|Cited Patent||Filing date||Publication date||Applicant||Title|
|US1492924 *||Apr 17, 1923||May 6, 1924||Columbia Salvage Corp||Method and apparatus for unloading high-explosive shells|
|US3440098 *||Mar 19, 1965||Apr 22, 1969||Yardney International Corp||Rechargeable current-generating electrochemical system with wiper means|
|US4111490 *||Sep 5, 1975||Sep 5, 1978||Liesveld Daniel J||Method and apparatus for channel cutting of hard materials using high velocity fluid jets|
|US5368433 *||Jul 14, 1993||Nov 29, 1994||Environmental Procedures, Inc.||Drum dumper|
|US5516970 *||Sep 1, 1994||May 14, 1996||Global Environmental Solutions, Inc.||Process and apparatus for photolytic degradation of explosives|
|US5516971 *||May 5, 1994||May 14, 1996||Hercules Incorporated||Process for disposal of waste propellants and explosives|
|US5574203 *||Oct 27, 1994||Nov 12, 1996||Snpe Ingenierie S.A.||Process and installation for destroying munitions containing toxic agents|
|US5737709 *||Sep 17, 1996||Apr 7, 1998||Getty; Heather L.||High pressure washout of explosives agents|
|US5901759 *||Mar 18, 1997||May 11, 1999||Earth Resources Corporation||Rupture vessel with auxiliary processing vessel|
|DE3940567A1 *||Dec 8, 1989||Jun 13, 1991||Gsu Systemtechnik Gmbh||Treating gasifying toxic materials in heated fluidised beds - before further action on potentially dangerous solid residues|
|1||Barass, R.C., Alternative Technologies for the Destruction of Chemical Agents and Munitions, p. 73, 1993.*|
|2||*||Sidhoum, Mohammed et al., Enhanced alkaline hydrolysis and biodegradability of nitrocellulose bearing missile propellant, NASA Conference Publication, p. 87-98.|
|3||Yang, Yu-Chu, Chemical reactions for neutralizing chemical warfare agents, Chemistry and Industry, p. 334-337, May 1995.*|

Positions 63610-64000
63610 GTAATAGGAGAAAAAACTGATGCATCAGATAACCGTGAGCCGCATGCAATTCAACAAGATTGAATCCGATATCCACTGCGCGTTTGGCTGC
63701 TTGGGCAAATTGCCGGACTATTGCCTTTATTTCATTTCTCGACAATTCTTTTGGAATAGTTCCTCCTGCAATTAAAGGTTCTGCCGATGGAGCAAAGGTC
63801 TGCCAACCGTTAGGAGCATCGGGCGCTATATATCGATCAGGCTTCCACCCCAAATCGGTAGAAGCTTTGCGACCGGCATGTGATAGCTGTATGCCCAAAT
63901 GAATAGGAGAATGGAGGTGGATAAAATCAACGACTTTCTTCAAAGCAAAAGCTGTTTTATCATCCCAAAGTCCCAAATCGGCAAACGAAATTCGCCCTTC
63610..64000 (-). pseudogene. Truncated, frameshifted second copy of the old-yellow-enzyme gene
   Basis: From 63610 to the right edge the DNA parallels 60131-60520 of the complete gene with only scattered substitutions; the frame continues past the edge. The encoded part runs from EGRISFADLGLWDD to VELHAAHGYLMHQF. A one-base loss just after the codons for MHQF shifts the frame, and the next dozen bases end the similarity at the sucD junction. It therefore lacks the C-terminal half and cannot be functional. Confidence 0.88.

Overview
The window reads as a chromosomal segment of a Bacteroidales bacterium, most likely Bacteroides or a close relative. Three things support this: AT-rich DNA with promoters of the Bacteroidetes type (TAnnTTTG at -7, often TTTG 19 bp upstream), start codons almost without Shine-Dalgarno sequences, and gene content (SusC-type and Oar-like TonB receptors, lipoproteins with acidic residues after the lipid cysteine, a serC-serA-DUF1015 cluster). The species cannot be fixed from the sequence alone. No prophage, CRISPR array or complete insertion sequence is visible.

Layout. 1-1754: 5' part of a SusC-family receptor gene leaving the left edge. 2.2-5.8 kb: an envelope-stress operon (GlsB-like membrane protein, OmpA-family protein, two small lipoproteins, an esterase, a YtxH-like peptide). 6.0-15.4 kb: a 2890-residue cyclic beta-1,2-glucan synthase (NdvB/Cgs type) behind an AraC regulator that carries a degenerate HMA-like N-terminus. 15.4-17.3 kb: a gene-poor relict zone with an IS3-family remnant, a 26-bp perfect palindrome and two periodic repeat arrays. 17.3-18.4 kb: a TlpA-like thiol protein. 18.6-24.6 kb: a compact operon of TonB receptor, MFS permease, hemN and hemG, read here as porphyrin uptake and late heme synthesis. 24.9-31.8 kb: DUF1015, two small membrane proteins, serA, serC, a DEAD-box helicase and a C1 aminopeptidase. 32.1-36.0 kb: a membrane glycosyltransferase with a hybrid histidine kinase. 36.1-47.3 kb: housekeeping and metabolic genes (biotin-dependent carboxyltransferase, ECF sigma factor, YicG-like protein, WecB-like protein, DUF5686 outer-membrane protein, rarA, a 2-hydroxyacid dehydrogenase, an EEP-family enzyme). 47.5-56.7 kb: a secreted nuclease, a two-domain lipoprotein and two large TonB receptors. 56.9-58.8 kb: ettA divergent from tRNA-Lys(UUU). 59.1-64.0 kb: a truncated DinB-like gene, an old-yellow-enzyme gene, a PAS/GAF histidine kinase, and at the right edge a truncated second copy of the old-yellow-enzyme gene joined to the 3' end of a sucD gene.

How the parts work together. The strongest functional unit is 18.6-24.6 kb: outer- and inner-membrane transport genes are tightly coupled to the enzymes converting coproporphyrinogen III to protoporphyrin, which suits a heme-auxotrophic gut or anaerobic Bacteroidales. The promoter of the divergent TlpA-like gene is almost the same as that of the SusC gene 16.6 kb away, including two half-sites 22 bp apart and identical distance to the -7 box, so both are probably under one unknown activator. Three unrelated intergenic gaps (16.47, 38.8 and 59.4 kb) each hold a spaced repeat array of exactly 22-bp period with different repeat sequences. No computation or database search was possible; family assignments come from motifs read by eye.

|Citing Patent||Filing date||Publication date||Applicant||Title|
|US6834597 *||Sep 10, 2001||Dec 28, 2004||Terry Northcutt||Small caliber munitions detonation furnace and process of using it|
|US7249553||May 28, 2004||Jul 31, 2007||Snpe Materiaux Energetiques||Process and plant for destroying solid-propellant rocket motors|
|US7418895||Dec 23, 2003||Sep 2, 2008||Demil International, Inc.||Purging an airlock of an explosion containment chamber|
|US7631588||Jan 11, 2006||Dec 15, 2009||Parsons Corporation||Apparatus for removing toxic material from toxic weapon projectiles|
|US7878100||Apr 6, 2009||Feb 1, 2011||Parsons Corporation||Method for removing toxic material from toxic weapon projectiles|
|US7883676||Sep 27, 2006||Feb 8, 2011||General Atomics||Hydrolysis system and process for devices containing energetic material|
|US8516937 *||Mar 24, 2010||Aug 27, 2013||Kobe Steel, Ltd.||Blast treatment method and blast treatment device|
|US20050022656 *||Dec 23, 2003||Feb 3, 2005||Donovan John L.||Purging an airlock of an explosion containment chamber|
|US20050159635 *||Jan 21, 2004||Jul 21, 2005||James Osterloh||Apparatus for removing toxic material from toxic weapon projectiles|
|US20070161844 *||May 28, 2004||Jul 12, 2007||Snpe Materiaux Energetiques||Process and plant for destroying solid-propellant rocket motors|
|US20080086024 *||Sep 27, 2006||Apr 10, 2008||Hazlebeck David A||Hydrolysis system and process for devices containing energetic material|
|US20090139391 *||Jan 11, 2006||Jun 4, 2009||Osterloh James D||Apparatus for removing toxic material from toxic weapon projectiles|
|US20090241762 *||Apr 6, 2009||Oct 1, 2009||Parsons Corporation||Method for removing toxic material from toxic weapon projectiles|
|US20110034751 *||Oct 13, 2010||Feb 10, 2011||General Atomics||Hydrolysis system and process for devices containing energetic material|
|US20120017750 *||Mar 24, 2010||Jan 26, 2012||Kabushiki Kaisha Kobe Seiko Sho (Kobe Steel, Ltd.)||Blast treatment method and blast treatment device|
|US20140323792 *||Apr 25, 2013||Oct 30, 2014||Mp Associates, Inc.||Desensitizing explosive materials using a vacuum vessel|
|EP1496333A1 *||May 13, 2004||Jan 12, 2005||SNPE Matériaux Energétiques||Method and device for destroying solid propellant motors|
|WO2005124269A3 *||Dec 15, 2004||Sep 14, 2006||Demil International Inc||Purging an airlock of an explosion containment chamber|
|U.S. Classification||588/318, 588/408, 588/401, 588/409|
|Dec 29, 1997||AS||Assignment|
Owner name: LOCKHEED MARTIN CORPORATION, MARYLAND
Free format text: ASSIGNMENT OF ASSIGNORS INTEREST;ASSIGNORS:MORSE, ROBERT S.;BERARDO, PETER A.;LOVELL, GILBERT H., III;AND OTHERS;REEL/FRAME:008873/0176;SIGNING DATES FROM 19871029 TO 19971021
|Dec 19, 2001||AS||Assignment|
Owner name: ENERGOTECH, LLC, VIRGINIA
Free format text: ASSIGNMENT OF ASSIGNORS INTEREST;ASSIGNOR:LOCKHEED MARTIN CORPORATION;REEL/FRAME:012376/0342
Effective date: 20010905
|Dec 29, 2004||REMI||Maintenance fee reminder mailed|
|Jun 13, 2005||LAPS||Lapse for failure to pay maintenance fees|
|Aug 9, 2005||FP||Expired due to failure to pay maintenance fee|
Effective date: 20050612